13. Thank you, all, for your comments. Really, how often does a writer get to see the honest push/pull of readers’ responses to their work? I’m relatively new to the world of flash fiction, and so I’m still in learning mode. Thanks again for taking the time to respond to this story. It can only get better as a result.

  14. Random Writer: Writers don’t need to be careful of the things they write — they need to be careful of the way they write. It sounds like you’re confusing subject matter with craft — probably not your intention.

    Harry’s a good writer — read ‘A Slant of Sunshine’ on postcardshorts.com.

  15. Random Writer,
    I didn’t get kicked out of this story; I understood it from the very beginning. Having said that, let’s agree it’s all been a lively debate.
    Until next time.

  16. Regarding logistics and fantasy and speculative fiction: I believe logic applies more so in fantasy and speculative fiction. The more fantastic the setting, the more order required to keep the fantastic fictional world real in the reader’s mind. Otherwise, the fictional world becomes chaotic and without consequence. Even the universe that Rabbit Hole inhabits must have an internal structure and order.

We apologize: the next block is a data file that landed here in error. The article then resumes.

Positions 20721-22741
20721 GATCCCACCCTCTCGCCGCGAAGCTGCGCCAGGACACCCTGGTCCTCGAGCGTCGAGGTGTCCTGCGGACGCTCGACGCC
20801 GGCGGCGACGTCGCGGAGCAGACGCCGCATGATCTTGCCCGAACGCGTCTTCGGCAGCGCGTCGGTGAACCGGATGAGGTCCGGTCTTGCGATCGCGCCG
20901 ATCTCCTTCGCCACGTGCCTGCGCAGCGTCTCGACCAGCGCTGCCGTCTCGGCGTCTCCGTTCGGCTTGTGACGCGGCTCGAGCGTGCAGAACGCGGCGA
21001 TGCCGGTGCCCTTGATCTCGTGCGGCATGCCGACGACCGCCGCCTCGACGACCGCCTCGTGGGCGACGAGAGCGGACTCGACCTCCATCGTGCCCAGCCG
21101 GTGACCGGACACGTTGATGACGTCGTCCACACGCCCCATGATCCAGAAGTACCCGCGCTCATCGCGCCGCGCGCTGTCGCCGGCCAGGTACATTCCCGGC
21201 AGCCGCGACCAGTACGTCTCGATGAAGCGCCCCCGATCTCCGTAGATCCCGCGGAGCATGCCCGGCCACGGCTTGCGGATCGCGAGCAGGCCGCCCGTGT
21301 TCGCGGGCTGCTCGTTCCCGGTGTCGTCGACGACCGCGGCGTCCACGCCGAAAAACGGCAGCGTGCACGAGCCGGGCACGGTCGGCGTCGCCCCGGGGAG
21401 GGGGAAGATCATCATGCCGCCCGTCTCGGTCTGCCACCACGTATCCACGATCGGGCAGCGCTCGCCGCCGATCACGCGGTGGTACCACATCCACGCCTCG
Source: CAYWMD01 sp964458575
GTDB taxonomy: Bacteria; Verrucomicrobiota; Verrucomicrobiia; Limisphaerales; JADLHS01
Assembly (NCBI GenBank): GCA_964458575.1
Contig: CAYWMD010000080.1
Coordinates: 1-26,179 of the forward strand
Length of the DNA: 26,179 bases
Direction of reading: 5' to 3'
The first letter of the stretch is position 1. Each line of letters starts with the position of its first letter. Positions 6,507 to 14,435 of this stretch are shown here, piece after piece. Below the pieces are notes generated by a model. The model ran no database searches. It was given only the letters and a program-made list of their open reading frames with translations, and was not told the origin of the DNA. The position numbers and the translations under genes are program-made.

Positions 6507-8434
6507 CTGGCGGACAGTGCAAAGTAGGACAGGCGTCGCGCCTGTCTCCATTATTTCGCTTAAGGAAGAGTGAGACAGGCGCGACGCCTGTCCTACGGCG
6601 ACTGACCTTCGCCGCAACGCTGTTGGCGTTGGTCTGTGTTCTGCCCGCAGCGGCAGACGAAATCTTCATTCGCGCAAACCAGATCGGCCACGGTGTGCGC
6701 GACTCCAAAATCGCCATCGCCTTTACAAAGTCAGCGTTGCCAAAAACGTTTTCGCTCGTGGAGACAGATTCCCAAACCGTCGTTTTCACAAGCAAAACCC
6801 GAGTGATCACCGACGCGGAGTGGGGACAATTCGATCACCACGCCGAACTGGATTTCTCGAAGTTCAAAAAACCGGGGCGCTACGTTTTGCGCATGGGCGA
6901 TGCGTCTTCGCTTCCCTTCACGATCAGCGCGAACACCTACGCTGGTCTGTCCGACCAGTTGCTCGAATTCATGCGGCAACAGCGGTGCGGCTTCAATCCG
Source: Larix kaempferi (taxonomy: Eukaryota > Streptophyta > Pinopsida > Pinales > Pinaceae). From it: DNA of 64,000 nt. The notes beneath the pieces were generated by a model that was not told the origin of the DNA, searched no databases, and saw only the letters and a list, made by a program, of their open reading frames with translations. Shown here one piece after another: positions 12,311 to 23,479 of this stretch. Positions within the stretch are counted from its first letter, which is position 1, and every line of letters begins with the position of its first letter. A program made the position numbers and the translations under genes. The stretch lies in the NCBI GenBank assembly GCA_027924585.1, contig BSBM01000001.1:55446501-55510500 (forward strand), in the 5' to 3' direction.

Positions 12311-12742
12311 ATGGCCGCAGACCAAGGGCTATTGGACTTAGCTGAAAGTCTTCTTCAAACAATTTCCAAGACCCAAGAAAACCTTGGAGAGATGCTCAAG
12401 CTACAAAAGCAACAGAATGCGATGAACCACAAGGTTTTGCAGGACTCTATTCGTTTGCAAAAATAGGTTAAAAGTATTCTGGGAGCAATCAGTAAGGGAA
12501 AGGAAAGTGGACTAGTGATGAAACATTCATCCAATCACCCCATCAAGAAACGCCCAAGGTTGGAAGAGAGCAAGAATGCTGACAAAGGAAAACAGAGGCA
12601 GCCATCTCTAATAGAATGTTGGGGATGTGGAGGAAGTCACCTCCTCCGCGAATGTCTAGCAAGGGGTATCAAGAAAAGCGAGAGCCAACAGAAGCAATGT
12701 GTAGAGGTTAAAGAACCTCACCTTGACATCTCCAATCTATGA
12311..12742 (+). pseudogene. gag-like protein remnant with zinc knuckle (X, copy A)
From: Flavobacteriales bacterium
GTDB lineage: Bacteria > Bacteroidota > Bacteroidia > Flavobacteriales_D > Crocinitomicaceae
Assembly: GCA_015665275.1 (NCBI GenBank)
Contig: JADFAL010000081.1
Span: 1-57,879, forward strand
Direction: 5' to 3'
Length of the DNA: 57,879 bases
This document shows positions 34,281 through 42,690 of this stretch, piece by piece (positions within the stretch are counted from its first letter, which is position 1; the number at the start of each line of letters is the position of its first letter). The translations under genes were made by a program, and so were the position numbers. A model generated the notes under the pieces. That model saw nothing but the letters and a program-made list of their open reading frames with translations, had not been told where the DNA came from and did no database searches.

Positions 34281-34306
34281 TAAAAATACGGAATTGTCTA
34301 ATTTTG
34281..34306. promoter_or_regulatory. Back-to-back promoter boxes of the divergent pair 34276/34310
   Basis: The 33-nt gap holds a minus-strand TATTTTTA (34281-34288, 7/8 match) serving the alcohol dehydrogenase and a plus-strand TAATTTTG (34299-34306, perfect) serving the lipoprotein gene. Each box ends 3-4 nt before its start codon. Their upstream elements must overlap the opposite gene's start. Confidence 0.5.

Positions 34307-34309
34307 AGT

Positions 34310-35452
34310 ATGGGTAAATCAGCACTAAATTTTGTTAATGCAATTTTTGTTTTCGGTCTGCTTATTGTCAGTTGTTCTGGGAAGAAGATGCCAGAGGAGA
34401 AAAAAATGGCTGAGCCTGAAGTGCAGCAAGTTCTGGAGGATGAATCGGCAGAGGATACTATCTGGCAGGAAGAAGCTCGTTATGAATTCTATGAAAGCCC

17. after thought ………….grief of the worst kind creates a surreal time …memories become distorted- knowing this allowed me to accept what might be perceived as logistical flaws………I have read this piece over and over and feel the same level of empathy each time — bravo

  18. Just looking through the comments, after reading the piece…. I think there’s no question the word use here is good, but frankly I agree with those who say there are logistical flaws, and I agree with Frank about needing a fresh take on “dead child” stories.

    If — God forbid! — our daughter had been killed a couple of days before, as is suggested by the comment that the principal was calling with condolences, I certainly wouldn’t be watching a zombie movie on TV — and I hope to Christ I wouldn’t be all alone with the baby. It’s pretty clear the principal is calling with the news, which truly wouldn’t happen. (For one thing, it’s not in their job description.)